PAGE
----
The Polar Vortex and What it Means for Us
No doubt you've heard of the Polar Vortex. Contrary to what many think, it's nothing new. It's not a winter hurricane, it doesn't "hit" anything and it's not an alien invasion. It's actually a term that's been used in the weather world for more than 60 years.
So what exactly is it? It's a swirling area of high altitude low pressure with very cold air that sits over the north and south pole. Normally the polar vortex has very strong winds circulating around it which keeps the frigid air confined to areas near the north pole.
Once every year or two, certain atmospheric events lead to the polar vortex being displaced or splitting into pieces. As strange as it may sound, a weaker, displaced or fractured polar vortex can actually lead to rounds of arctic air at the surface plunging into Russia, Europe, Canada and the United States.
Early in January, the polar vortex weakened and broke into three pieces. Where these lobes of low-pressure settle will determine the flow of the jet stream and where the cold air settles. This pattern can be highly amplified (wavy) leading to persistent cold for weeks.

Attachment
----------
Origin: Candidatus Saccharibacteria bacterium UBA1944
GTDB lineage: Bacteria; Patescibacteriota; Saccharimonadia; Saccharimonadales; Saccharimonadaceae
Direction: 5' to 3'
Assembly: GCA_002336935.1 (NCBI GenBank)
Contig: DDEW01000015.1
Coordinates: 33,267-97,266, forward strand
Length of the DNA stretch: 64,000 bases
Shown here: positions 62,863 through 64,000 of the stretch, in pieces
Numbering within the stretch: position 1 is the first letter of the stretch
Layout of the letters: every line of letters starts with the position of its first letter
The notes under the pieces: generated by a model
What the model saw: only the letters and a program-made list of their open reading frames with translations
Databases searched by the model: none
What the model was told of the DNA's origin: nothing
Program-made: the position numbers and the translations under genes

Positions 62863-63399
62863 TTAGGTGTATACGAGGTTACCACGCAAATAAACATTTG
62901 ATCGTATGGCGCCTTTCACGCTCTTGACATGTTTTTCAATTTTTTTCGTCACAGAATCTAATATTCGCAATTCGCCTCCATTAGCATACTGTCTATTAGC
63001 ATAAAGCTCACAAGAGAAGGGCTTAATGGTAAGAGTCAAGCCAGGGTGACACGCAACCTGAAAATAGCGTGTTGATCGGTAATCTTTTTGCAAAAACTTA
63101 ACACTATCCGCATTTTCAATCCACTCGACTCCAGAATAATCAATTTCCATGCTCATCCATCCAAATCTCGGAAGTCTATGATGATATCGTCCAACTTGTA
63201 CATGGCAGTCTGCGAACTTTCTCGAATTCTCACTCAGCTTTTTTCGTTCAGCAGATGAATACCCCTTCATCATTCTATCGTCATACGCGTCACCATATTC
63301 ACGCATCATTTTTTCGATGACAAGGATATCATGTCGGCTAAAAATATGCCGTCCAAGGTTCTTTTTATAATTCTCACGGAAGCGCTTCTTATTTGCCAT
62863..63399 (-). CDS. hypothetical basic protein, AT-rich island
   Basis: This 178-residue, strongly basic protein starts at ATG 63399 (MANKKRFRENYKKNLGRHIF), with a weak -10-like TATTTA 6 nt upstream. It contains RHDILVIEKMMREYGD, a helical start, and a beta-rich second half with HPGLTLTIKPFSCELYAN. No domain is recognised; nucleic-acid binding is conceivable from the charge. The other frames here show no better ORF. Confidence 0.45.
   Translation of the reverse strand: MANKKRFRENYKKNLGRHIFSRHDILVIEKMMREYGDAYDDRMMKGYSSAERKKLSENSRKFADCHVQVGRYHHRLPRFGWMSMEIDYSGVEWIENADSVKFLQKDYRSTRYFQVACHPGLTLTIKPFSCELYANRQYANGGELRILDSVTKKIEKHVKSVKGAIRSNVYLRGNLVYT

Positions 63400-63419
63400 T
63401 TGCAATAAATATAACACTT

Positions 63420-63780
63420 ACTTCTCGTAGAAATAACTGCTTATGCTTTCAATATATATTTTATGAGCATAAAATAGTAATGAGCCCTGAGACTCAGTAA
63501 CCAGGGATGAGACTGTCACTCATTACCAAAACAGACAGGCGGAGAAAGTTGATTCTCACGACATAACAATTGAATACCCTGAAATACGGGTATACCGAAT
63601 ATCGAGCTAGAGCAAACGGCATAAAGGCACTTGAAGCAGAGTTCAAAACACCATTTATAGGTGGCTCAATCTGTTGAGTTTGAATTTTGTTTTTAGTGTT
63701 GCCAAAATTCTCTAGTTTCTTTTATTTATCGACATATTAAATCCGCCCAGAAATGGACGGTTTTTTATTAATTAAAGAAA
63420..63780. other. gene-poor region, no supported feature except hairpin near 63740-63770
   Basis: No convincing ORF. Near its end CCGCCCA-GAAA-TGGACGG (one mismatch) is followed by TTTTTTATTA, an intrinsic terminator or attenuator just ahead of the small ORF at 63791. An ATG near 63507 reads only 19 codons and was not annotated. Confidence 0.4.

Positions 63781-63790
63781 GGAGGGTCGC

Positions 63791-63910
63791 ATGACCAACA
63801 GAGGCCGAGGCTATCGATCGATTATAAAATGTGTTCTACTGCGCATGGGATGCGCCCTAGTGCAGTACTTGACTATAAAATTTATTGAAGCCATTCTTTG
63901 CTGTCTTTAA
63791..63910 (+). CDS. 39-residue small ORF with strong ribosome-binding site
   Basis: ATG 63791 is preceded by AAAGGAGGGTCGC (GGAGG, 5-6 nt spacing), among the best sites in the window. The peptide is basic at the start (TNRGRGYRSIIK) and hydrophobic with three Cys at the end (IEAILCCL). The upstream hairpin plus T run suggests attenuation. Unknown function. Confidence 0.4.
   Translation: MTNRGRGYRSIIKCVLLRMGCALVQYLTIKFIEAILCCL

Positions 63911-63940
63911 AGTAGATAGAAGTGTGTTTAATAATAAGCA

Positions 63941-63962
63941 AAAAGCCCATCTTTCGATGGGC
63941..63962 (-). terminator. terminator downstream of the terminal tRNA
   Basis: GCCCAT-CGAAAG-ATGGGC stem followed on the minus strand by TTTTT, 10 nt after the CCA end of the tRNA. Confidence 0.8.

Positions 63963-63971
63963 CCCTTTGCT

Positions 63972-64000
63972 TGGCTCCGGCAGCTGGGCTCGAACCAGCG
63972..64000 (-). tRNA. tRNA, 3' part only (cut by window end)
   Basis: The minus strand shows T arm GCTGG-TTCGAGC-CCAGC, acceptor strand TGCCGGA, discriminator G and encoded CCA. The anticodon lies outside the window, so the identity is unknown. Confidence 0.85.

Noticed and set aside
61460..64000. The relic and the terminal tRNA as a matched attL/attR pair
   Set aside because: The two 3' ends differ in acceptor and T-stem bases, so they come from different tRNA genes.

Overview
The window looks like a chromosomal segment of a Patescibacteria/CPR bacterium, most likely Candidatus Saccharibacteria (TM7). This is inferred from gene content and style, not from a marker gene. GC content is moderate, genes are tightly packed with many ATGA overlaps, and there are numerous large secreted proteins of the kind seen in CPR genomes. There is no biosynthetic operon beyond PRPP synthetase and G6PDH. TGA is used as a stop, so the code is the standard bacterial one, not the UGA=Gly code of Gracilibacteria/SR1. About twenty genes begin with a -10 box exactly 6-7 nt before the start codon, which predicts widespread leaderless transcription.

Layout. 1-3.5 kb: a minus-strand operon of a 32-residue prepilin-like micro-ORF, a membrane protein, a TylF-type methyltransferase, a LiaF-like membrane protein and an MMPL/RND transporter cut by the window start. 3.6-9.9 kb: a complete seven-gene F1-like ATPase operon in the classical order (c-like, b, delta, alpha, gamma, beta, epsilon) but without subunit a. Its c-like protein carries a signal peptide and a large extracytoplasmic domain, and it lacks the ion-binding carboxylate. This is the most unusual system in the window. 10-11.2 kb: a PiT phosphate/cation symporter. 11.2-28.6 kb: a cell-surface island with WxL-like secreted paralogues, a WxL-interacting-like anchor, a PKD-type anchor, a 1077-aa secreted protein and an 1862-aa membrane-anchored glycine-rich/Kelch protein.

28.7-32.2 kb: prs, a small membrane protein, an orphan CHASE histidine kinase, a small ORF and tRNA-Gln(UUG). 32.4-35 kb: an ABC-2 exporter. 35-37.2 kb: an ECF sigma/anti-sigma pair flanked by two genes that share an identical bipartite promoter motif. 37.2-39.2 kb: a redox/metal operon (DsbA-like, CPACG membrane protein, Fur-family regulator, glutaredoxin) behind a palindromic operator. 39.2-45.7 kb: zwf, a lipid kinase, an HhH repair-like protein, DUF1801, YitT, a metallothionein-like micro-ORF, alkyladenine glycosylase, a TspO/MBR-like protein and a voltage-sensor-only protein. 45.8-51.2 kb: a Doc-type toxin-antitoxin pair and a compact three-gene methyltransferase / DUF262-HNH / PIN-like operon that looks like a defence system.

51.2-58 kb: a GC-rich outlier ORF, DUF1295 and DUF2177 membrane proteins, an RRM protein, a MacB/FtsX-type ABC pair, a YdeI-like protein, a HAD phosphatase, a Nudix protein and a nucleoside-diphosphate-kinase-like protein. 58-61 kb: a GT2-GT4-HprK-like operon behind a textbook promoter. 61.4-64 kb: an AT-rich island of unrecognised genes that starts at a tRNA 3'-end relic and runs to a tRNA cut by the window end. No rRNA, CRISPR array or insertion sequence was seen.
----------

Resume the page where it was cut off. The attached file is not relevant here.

What we don't know now is how global pressure and wind patterns will influence the final resting place for these lobes of low pressure. It takes time for all the moving parts to get into position.
For now, many of the long-range models indicate odds are rising the pattern will turn much colder for the central and eastern U.S. from next weekend into February.
If this pattern does develop as the models suggest, here's what it means for us.
TEMPERATURES - Very likely to be below normal (normals right now are 55/35), but it's way too far out to know how intense the cold would be.
SNOW - The overall pattern would support storms capable of producing snow for the southeast but it doesn't guarantee it. Many times these cold patterns suppress storms well to our south and we stay dry and cold. Let's face it. Even in cold patterns like this, it's difficult to get snow in our area.
Bottom-line, if you like cold temperatures and higher odds of snow, things are looking up for you, but it's no slam dunk.
The Map - GFS Ensemble forecast for temperatures over the next 15 days. Yellows, oranges and reds indicate temperatures above normal. Blues, greens and purples indicate temperatures below normal.